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Barclays Botswana’s Van De Merwe exits in October

After many speculations about the departure of the Barclays Bank Botswana’s (BBB) Managing Director (MD) Reinnete van de Merwe, the Board Chairman Odumetse Motshidisi confirmed the news at their Annual General Meeting (AGM) on Thursday in Gaborone.  

The outgoing MD who has been with the Botswana Bank since 2014 has noted that although she is departing she remains a part of the bank and will always be available to offer support where necessary. Speaking on the departure, the Board Chairman highlighted that Reinnete leaves Barclays with a strong and capable Executive team as well as highly engaged and motivated employees.  

He noted that he had the privilege to watch the outgoing MD drive the Bank to greater heights. He cited that she led the Bank through some of the most difficult years in its history and successfully started off necessary changes that will transform the Bank into an effective and efficient organization.  Motshidisi is confident that the Bank will be able to withstand the unprecedented market challenges. Although not confirmed, sources have revealed that the MD will leave in October this year.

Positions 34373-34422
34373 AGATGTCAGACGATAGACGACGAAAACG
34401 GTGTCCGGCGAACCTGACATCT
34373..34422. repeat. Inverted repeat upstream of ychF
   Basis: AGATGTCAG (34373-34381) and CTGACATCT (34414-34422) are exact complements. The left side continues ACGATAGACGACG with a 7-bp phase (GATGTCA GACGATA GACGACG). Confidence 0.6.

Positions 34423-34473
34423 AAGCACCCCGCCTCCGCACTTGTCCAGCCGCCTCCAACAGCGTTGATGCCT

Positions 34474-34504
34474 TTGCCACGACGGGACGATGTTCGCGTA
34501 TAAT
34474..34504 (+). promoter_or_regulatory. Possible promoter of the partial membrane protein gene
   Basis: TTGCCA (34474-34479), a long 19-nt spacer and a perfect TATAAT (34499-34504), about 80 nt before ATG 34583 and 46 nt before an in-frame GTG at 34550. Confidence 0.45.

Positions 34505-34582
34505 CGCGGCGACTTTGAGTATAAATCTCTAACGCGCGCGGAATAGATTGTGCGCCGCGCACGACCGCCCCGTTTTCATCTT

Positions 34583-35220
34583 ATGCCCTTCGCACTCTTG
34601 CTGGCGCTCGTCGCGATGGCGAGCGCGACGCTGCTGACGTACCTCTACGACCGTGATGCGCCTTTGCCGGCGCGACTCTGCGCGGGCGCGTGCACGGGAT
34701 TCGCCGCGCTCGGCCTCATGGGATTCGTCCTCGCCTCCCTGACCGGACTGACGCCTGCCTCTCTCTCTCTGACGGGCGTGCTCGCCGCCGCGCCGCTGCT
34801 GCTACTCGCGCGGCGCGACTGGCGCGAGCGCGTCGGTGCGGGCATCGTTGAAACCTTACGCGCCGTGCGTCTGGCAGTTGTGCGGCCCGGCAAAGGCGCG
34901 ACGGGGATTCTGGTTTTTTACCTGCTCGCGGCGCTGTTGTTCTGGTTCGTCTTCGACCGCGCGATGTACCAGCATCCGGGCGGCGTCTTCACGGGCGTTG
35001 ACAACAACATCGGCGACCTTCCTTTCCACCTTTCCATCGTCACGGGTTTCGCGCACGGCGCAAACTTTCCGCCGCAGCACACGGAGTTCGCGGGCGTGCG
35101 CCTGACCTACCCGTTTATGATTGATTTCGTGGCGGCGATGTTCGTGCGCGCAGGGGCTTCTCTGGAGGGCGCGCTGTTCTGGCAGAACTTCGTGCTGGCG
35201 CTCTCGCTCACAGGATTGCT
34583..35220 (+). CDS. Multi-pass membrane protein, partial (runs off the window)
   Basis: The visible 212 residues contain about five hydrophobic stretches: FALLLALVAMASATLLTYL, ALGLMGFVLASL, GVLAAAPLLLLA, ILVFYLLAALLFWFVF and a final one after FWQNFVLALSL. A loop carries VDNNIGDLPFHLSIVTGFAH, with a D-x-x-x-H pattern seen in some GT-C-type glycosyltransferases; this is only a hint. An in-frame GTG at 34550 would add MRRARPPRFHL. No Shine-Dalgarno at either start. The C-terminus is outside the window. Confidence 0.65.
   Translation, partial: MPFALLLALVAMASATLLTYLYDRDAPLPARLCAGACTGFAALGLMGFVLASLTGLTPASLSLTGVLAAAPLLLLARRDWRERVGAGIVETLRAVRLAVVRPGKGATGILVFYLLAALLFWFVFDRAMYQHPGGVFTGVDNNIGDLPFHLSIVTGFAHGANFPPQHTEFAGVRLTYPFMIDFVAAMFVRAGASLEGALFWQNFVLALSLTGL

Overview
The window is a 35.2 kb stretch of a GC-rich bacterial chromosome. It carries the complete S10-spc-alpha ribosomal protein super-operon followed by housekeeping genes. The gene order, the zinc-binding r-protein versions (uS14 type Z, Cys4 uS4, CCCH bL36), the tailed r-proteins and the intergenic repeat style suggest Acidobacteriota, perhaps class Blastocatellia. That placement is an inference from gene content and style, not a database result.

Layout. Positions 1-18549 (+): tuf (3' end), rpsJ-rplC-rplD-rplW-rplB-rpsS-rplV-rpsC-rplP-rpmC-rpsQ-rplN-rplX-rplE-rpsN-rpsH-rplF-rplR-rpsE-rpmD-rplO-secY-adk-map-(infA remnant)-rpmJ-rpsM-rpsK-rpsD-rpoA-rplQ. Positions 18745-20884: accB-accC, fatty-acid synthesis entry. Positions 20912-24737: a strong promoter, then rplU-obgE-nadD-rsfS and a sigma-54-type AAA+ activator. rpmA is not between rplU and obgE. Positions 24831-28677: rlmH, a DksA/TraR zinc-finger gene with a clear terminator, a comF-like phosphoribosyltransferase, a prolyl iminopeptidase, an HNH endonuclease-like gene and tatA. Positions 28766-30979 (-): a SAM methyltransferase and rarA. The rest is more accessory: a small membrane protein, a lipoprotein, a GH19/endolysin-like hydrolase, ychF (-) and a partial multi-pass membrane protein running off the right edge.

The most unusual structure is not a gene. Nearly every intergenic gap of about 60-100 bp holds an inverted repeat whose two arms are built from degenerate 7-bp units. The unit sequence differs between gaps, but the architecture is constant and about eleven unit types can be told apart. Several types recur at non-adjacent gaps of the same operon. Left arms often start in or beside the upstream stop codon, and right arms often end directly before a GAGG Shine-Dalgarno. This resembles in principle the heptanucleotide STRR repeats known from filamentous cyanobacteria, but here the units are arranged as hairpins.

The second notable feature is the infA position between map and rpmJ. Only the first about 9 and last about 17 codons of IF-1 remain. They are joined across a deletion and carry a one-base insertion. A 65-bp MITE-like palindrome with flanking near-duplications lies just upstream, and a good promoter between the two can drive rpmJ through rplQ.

When reflecting on her journey, the outgoing MD noted that under her leadership they successfully executed their strategy over the last couple of years in a challenging economic environment and they remain positive on an upward trajectory. Van de Merwe highlighted that recent data from the statistics authorities shows that full year 2017 GDP growth was 2.4 percent while Inflation remained close to the lower bound of the Bank’s medium-term objective range of 3-6 percent during 2017, and was 3.2 percent in December 2017.

She observed that price developments were in the context of moderate domestic demand pressures, restrained growth in personal incomes and benign external price pressures. The outgoing MD Highlighted that even though the Pula depreciated against the South African Rand (ZAR)  in the fourth quarter of 2017 as the rand strengthened in the light of change in the ruling party’s leadership they have remained ground strong.  On the other hand, she further highlighted the Pula-US Dollar exchange rate was 9.87 in December 2017 compared to 10.31 in September 2017, reflecting an appreciation of 4.4 percent.  

Even after going thorough this trialing times, it has been established that the Bank’s Strategic Focus has resulted in  Business reporting a remarkable Profit before tax (PBT) of P558 million for the period ending 31st December 2017 representing a year- on-year growth in performance of 13 percent when  in comparison to the profit in the previous year. Net Interest income increased at 9 percent Year on Year (YoY).

The Bank has explained that despite interest rate cut of 50 basis points, driven by increased customer transaction volumes in Retail and Business Banking, Loans and advances to customers increased by 14 percent year-on-year to P10.7bn.  The bank realized a revised impairment collection process led to a 45 percent decrease on credit impairments. The AGM also provided information on the Bank’s plan to adapt part of a newly refocused Pan African business approach which is set to be a key component to growth.